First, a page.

Spring training is for the old and the old at heart, for folks
who like things the way they were. The rich men in plaid sport
coats who used to own baseball teams understood this. Today a
go-go crowd runs the pastime, and the short season is changing
fast. For now, you can still play shuffleboard at Dodgertown, in
Vero Beach, Fla., the baseball oasis where the Dodgers have been
camping for 50 years. Who knows about tomorrow.
In Florida, where the state bird is the early bird, four teams
have moved to new digs, new complexes, this year. There's also
an expansion team, the Tampa Bay Devil Rays, making its debut in
the Grapefruit League. On top of that the Chicago White Sox this
year have departed Sarasota, Fla., for Tucson, winter home of
their owner, Jerry Reinsdorf. In other news from the Cactus
League, the Milwaukee Brewers have vacated their old house in
Chandler, Ariz., for a newer and shinier facility, and another
expansion team, the Arizona Diamondbacks, has joined the fold.
With all the moves this spring the Lords, wandering the deserts
in search of better leases, have made it obvious that even
preseason baseball is about revenue streams. See that cluster of
nice ladies on the first base side, holding up team umbrellas to
protect themselves from the midday sun? PROFIT CENTER.
Out with the old, that's baseball's new motto. For the past 17
years the Atlanta Braves and the Montreal Expos shared a
pleasant little ballpark called Municipal Stadium, in an actual
city, West Palm Beach, Fla. To be candid, nobody confused the
park for paradise. The water pressure in the visiting clubhouse
was NOT EXCELLENT. Contiguous to the stadium there were NO GOLF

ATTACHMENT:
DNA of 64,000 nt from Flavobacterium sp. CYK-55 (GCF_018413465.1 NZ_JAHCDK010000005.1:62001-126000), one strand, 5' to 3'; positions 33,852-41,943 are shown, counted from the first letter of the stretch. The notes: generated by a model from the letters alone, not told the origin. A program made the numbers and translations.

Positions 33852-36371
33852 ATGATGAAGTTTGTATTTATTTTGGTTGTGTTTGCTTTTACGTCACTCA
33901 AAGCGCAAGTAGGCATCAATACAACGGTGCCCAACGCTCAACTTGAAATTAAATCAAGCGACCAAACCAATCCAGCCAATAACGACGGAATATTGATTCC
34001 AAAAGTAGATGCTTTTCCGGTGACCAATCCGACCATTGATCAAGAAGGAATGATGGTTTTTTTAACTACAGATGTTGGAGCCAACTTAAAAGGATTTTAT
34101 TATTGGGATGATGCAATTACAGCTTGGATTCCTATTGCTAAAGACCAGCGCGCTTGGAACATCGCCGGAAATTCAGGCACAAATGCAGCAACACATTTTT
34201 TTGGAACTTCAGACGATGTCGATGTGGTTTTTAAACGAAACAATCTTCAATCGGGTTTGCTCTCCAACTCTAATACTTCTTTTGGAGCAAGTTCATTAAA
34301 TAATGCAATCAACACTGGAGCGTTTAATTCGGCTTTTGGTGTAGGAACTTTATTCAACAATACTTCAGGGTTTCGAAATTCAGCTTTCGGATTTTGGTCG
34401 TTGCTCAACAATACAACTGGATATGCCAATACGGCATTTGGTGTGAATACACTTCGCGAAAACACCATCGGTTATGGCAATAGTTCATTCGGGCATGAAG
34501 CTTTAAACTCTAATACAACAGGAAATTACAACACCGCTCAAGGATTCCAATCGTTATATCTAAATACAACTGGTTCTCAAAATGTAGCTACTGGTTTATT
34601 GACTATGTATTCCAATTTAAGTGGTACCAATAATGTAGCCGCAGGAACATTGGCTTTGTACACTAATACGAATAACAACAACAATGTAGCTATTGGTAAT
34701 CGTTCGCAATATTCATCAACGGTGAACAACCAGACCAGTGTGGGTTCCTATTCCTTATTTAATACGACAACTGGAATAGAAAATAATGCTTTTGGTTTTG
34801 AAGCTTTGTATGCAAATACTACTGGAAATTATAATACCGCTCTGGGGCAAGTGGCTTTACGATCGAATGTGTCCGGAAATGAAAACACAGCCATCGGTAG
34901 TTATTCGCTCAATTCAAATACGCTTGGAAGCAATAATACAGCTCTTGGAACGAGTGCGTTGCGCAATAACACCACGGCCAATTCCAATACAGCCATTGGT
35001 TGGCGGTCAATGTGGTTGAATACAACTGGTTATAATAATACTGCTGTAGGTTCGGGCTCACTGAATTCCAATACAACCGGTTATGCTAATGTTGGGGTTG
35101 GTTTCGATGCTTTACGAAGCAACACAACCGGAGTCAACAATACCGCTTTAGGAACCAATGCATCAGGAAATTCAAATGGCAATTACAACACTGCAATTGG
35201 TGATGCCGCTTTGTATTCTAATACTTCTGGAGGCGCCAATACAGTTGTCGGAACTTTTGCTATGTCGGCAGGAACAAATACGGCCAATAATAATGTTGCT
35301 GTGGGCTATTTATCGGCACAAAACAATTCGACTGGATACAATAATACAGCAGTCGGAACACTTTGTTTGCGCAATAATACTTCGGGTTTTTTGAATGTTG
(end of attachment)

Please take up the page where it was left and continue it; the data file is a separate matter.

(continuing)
COURSES. Some neighborhoods near the stadium were POPULATED BY
POOR PEOPLE. This year, the Expos went tony, moving 12 miles up
the road to Jupiter, where Burt Reynolds lives part time. The
Braves went mass-market, off to Disney World, where Goofy lives
March 2, 1998
By the end of last week all players were supposed to be at their
workstations--if they could find them. Old baseball fans were
similarly disoriented. On U.S. 1 in South Florida and on Country
Club Road in Tucson there were pilgrims in rental cars, fighting
the creases of their maps and muttering, "Got to be around here
The owners' assumption, of course, is that the fans of spring,
those codgers with nothing better to do, will always find their
way to the park, wherever it is. The map of spring training is
not sacred, but it is familiar. Change it too much, and you
alienate some of the game's most ardent fans. They're too polite
to revolt. Instead, they'll just disappear, stuck forever on a
suburban traffic circle somewhere, unable to find their exit.
Harry Caray (?-1998)
THE PARTY'S OVER
The time was five o'clock in the morning. The bars had closed in
Chicago. There was no more beer. This seemed to be a great
The two sportswriters from Boston and New York--O.K., I was the
one from Boston--stepped onto Rush Street, resigned to their
fate, ready for the sad walk back to their hotel. A small
miracle occurred. Harry Caray appeared.